A Second Act in Health Care | University of Nevada, Las Vegas – UNLV NewsCenter

Former theater major and EMT drawn to UNLV’s accelerated degree program in nursing. 
The inagural cohort for UNLV School of Nursing’s inaugural Accelerated 2nd Degree in Nursing Program is filled with career-changing, nontraditional students.
David Ward had healthcare experience to draw upon before enrolling in the UNLV School of Nursing’s Accelerated Second Degree program. But his education began dramatically (literally) in theater studies, receiving his degree in 2001 from the University of Illinois.
In 2003, while working in event and conference planning, a friend mentioned the local fire department was taking applications for volunteers.  Ward was intrigued and signed on, and from there the seeds of a medical career were planted.
He earned his EMT license and eventually became a paramedic in 2009.
“I’ll never forget the first time I [took the] blood pressure of this sick woman in her home, which wasn’t a big deal, but it was the whole idea of being able to use, at the time, limited knowledge and skills to be able to help this person in a small, but meaningful way. [It] was really exciting,” he says.
To Ward, it was natural to go from being a paramedic to a nurse. He says the two roles share a critical trait: bringing calm to chaos.
 “You walk into a scene — whether it be someone’s house or in the hospital — they’re having a terrible time, possibly the worst time in their life,” he says. “I might not know what’s going on or what I need to do, but it’s about a calming presence. That’s going to help them know I’m there to help in whatever possible way.”
In 2016, Ward and his wife moved to Las Vegas after she secured a position as an assistant professor at UNLV. While he kept up with his EMS work, Ward searched around for viable nursing school options. With some guidance from his wife, he ultimately zeroed in on UNLV both for its reputation and his ability to still use some pre-requisite credits (verses other schools that had a shorter cutoff time to use them).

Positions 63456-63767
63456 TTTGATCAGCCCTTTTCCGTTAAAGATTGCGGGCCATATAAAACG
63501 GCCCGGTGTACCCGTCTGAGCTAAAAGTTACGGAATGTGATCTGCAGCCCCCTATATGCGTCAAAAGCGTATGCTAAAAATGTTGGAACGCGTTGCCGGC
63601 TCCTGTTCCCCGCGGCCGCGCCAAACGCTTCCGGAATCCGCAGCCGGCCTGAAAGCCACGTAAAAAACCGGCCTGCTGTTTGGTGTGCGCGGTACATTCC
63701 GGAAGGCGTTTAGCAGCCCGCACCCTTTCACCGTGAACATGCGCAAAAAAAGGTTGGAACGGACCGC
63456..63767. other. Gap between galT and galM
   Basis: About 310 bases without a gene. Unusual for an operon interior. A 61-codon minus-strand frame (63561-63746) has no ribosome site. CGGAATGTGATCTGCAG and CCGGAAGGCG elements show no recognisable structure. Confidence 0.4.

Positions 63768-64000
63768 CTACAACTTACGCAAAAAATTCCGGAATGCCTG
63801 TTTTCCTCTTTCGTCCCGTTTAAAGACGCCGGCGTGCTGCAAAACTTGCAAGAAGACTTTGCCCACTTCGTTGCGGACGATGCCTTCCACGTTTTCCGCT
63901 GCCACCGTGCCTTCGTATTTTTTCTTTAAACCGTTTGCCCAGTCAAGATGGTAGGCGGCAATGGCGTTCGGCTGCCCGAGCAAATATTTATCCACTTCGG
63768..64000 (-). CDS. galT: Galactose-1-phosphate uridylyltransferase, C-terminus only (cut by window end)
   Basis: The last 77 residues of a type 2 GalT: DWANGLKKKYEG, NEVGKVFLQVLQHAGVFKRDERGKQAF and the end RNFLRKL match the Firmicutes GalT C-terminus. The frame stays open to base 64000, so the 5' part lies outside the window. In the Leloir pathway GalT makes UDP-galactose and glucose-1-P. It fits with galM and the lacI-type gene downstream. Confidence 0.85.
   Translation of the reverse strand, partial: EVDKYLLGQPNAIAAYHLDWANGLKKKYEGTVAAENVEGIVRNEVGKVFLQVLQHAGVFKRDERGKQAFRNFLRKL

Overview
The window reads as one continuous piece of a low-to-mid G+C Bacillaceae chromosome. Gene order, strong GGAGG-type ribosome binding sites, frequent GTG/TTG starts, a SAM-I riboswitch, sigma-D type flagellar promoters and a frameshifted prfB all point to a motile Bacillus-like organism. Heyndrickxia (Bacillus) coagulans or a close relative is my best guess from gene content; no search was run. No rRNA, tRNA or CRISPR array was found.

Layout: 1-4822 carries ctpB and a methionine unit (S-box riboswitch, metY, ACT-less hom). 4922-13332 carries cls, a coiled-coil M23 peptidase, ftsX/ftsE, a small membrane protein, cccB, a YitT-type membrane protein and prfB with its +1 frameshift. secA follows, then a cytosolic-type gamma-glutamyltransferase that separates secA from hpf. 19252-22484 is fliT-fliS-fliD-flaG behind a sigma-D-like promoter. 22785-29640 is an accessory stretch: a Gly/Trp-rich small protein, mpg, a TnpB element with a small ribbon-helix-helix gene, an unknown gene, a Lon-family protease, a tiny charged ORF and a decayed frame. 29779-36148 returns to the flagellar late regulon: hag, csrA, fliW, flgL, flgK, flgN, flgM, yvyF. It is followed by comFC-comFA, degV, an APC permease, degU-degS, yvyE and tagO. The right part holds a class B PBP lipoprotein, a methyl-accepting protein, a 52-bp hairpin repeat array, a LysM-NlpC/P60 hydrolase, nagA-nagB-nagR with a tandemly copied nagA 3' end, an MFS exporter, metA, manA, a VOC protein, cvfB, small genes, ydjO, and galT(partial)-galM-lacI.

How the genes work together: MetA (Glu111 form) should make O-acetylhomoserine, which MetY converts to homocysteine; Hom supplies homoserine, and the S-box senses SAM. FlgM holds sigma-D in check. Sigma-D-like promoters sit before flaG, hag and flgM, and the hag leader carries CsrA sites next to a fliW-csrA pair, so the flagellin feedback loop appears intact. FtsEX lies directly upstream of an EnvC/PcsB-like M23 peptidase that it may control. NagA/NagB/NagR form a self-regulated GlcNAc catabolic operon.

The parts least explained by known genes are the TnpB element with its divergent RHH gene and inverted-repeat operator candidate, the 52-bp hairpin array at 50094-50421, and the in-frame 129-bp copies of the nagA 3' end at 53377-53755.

He admits he hesitated back to school as an older student. But now he urges anyone who wants to go back to school — if they have the resources and time — to follow through with it, especially if it’s for the greater good, saying, “For me as far as why didn’t I go into nursing years ago versus now, [I just realized] nurses are needed; they’re going to be needed forever.”
A few years ago, Ward was diagnosed with ADHD as an adult and he praises his instructors for working with him to accommodate his learning style. Instead of looking at this as an obstacle, he embraces the need to sharpen his focus on his studies. “I don’t have the option to postpone that deadline anymore, which is something I realized recently is one thing I can do with ADHD,” Ward says. “There will always be time to do it later, [but] that leads to all sorts of issues in day-to-day life.”
Now finally in nursing school, Ward can see how his prior health-based work has prepared him for the information overload in the Accelerated program. “My experience has definitely helped me process the information and put a context to [what] we’re learning.”  
Additionally, Ward sees some comparisons to his theater days, in the sense that you have to be flexible at a moment’s notice. “You do all your training, all your preparation, then it comes to a head in these real moments. It’s about being able to think on your feet and improvise.”
 
  
Inspired by UNLV’s diverse student body, two-time alumnus drawn back to mentor the next generation of Rebels.
The Common Read program creates a shared experience for first-year students. 

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